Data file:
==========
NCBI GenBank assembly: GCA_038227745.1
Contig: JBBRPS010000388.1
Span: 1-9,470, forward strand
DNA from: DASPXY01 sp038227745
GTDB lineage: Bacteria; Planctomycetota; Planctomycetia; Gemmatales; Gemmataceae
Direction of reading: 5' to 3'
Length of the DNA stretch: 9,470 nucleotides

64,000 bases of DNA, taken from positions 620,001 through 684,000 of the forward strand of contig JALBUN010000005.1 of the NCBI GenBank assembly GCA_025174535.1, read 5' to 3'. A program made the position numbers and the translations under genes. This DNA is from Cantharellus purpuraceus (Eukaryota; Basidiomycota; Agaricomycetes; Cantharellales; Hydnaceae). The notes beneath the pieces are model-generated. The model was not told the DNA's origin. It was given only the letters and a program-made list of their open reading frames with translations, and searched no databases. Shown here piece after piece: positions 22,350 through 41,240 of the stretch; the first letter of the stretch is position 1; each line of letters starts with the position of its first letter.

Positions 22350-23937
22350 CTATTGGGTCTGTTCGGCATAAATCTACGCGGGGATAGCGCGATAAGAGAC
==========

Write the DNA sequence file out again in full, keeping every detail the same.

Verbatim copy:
NCBI GenBank assembly: GCA_038227745.1
Contig: JBBRPS010000388.1
Span: 1-9,470, forward strand
DNA from: DASPXY01 sp038227745
GTDB lineage: Bacteria; Planctomycetota; Planctomycetia; Gemmatales; Gemmataceae
Direction of reading: 5' to 3'
Length of the DNA stretch: 9,470 nucleotides

64,000 bases of DNA, taken from positions 620,001 through 684,000 of the forward strand of contig JALBUN010000005.1 of the NCBI GenBank assembly GCA_025174535.1, read 5' to 3'. A program made the position numbers and the translations under genes. This DNA is from Cantharellus purpuraceus (Eukaryota; Basidiomycota; Agaricomycetes; Cantharellales; Hydnaceae). The notes beneath the pieces are model-generated. The model was not told the DNA's origin. It was given only the letters and a program-made list of their open reading frames with translations, and searched no databases. Shown here piece after piece: positions 22,350 through 41,240 of the stretch; the first letter of the stretch is position 1; each line of letters starts with the position of its first letter.

Positions 22350-23937
22350 CTATTGGGTCTGTTCGGCATAAATCTACGCGGGGATAGCGCGATAAGAGAC